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Texas Press Perpetuates ID Myths

Some reporters refuse to listen. Advocates of intelligent design (ID) have clarified their definitions, their evidences, and their goals for years now, with numerous books, essays, web articles, papers and lectures, but the secular mainstream press continues to misrepresent their positions, and divert discussion from the issues to red herrings. A vote by the Texas School Board concerning supplementary materials to match science standards offered the latest example. The Associated Press story is filled with talking points and generalities; the Discovery Institute response is detailed and to the point, citing scientific journal references for support. Will intelligent design ever get a fair hearing in the mainstream media?

Science Can Be Wrong for Decades, Centuries

The history of science shows some wrong theories being accepted by leading scholars for long periods of time. Ptolemaic astronomy, unquestioned for over 1200 years, is a prime example. Not all examples are old, though. In modern times as well, scientists are finding that theories unquestioned for decades, even centuries, were wrong. That being so, what confidence can we have that today’s scientific beliefs will stand the test of time for the next decade or century? A recent spate of science articles shows some long-held theories being questioned – others being tossed overboard.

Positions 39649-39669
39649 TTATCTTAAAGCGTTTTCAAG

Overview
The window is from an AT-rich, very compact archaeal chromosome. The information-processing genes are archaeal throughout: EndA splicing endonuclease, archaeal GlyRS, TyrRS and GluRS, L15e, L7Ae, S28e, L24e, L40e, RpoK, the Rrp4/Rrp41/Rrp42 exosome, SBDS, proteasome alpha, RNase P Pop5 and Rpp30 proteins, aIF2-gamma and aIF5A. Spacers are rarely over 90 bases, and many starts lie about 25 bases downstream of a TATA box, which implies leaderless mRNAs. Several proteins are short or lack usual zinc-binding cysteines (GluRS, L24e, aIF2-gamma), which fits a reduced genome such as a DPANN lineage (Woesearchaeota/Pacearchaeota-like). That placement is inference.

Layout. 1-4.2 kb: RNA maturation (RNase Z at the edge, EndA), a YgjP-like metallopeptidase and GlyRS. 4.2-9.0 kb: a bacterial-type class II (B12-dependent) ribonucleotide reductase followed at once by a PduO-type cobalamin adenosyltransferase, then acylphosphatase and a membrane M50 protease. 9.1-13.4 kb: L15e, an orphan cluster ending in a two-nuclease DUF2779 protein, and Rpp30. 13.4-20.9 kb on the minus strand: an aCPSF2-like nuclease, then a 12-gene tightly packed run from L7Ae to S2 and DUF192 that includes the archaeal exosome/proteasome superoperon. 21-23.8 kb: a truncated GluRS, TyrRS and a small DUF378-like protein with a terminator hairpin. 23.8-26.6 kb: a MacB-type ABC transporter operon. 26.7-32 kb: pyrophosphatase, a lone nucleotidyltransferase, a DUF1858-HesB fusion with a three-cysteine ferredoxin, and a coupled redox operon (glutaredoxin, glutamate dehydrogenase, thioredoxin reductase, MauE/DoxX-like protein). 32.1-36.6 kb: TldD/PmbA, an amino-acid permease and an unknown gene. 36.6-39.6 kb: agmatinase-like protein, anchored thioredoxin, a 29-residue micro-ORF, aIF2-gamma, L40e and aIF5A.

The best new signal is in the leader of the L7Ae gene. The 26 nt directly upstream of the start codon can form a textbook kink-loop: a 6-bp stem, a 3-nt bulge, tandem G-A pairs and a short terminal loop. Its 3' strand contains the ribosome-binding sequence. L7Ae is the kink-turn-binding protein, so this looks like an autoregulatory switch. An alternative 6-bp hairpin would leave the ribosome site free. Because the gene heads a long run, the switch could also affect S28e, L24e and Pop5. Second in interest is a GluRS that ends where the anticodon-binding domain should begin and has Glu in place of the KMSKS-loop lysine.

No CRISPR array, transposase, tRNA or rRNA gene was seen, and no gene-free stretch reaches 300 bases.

Can evolutionary theory explain terrorism?

In military strategy, it is vital to know what the enemy is up to. Can evolutionary theory help? An interdisciplinary team at the University of Miami got their heads together and appealed to an evolutionary notion called the “Red Queen” hypothesis, and claimed it provides a “Pattern in Escalations in Insurgent and Terrorist Activity” that is neutral regarding the good guys and the bad guys. It resembles, they argue, how pedators and prey evolve in nature. They offer their model as a way military planners can have the ability “to estimate not only the number of fatalities but how often attacks that result in fatalities will take place.” They applied their pattern prediction to the wars in Iraq and Afghanistan. How robust is this notion, and should evolutionary theory take credit for it?

NOMA Still Isn’t Working

Science journals and websites continue to act as if religion is a subcategory of the science department.  If Stephen Jay Gould thought that NOMA was a good idea to keep peace between science and religion (see 11/05/2006), nobody paid any attention.  Scientism has taken over the world. Teen religion:  In “Teens Maintain Their Religion,” Medical […]

Political Science 101: Doubt Scientific Claims

Science goes through a chain of messengers from data to consumer. In between are fallible scientists, who speak often in incomprehensible jargon and often only partially understand what they observe, but often wish to gain notoriety with a major discovery (or need to publish or perish). Next, the institutional press offices decide what is significant and try to digest the jargon to layman level. The predigested stories are then delivered to science reporters, who sometimes sensationalize the filtered stories to make a name for themselves. Finally, the media outlets, prone to peer biases, dress up the products to grab the eyes of readers of their newspapers, magazines, or web pages. How much of the real scientific data remains at the end of this game of Telephone? Sometimes the bias is clearly evident, but often the product is delivered with all the presumptive authority of science. Once in awhile, a reporter comes clean about the dirty work involved.

Humans Are Devolving